Deer Hunting – Making Sense Of Scent Control

While there is no way to ever be 100% scent free – despite what some of the product manufacturers would have you believe – there are certainly measures that you can take to tip the odds in your favor when you head out to your favorite stand this fall.


The foundation to a good scent-control program starts with clean, scent-free hunting clothes. This can be accomplished by washing your clothes in a reputable, scent eliminating laundry detergent. Most any major brand geared towards hunting clothing should work fine, so don’t go spending a fortune on the latest, greatest thing. Just make sure that whatever you use doesn’t contain UV brighteners, which actually makes your hunting clothes more visible to deer. Before washing the clothes, I even go as far as running one cycle of the washer with just the detergent and no clothes to get rid of that “perfume” smell from our normal detergent. While this may be a bit overkill, I like to err on the side of caution when it comes to scent control.

Once your clothes are good and clean, you have two options for drying them. I prefer to hang them outside to air dry, where they can get a natural “outdoors” smell to them. If that is not an option, then you can place them in your dryer with one of the scented dryer sheets made specifically for hunting clothes. To keep the camouflage colors looking good and to reduce wear on the clothing, always turn them inside out and tumble dry on low.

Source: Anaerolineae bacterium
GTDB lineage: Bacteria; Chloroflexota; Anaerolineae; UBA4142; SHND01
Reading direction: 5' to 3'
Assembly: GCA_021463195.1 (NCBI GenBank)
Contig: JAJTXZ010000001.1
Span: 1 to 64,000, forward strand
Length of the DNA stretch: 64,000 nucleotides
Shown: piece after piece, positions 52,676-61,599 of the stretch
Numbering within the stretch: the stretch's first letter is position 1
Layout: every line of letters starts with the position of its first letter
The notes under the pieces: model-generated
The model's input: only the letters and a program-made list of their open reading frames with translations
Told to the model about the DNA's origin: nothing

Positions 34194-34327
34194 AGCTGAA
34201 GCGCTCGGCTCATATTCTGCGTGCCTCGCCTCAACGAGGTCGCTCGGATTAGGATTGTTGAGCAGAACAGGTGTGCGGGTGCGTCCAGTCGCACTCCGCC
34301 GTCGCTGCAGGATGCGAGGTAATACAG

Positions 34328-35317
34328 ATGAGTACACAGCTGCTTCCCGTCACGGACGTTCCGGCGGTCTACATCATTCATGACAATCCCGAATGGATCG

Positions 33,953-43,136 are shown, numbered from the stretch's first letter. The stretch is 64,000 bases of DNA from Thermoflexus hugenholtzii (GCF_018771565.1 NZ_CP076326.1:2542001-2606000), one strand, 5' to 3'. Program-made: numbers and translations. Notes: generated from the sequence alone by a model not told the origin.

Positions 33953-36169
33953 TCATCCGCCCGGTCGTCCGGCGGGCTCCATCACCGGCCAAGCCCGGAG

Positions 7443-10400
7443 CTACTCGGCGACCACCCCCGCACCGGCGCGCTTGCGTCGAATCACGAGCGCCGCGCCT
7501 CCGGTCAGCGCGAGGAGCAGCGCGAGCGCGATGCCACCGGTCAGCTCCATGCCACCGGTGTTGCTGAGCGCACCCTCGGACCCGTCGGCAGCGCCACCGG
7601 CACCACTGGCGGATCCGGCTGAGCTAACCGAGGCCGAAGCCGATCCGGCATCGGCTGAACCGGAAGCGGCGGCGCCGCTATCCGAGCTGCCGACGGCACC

After you have them completely dry, be sure to store your clothes in a sealable bag or tote to keep out any foreign odors from your house, garage or vehicle. You can even throw in a scent wafer or one of the dryer sheets mentioned above to enhance that “fresh earth” smell on your clothes.


Clean, scent-free clothes aren’t going to do you a lot of good if you are putting them on a stinky or “perfumed” body. That is why it is always important to start the morning with a shower – thoroughly washing your hair and body with scent free shampoo and body wash. Then follow up with some scent-free deodorant to protect you throughout the day.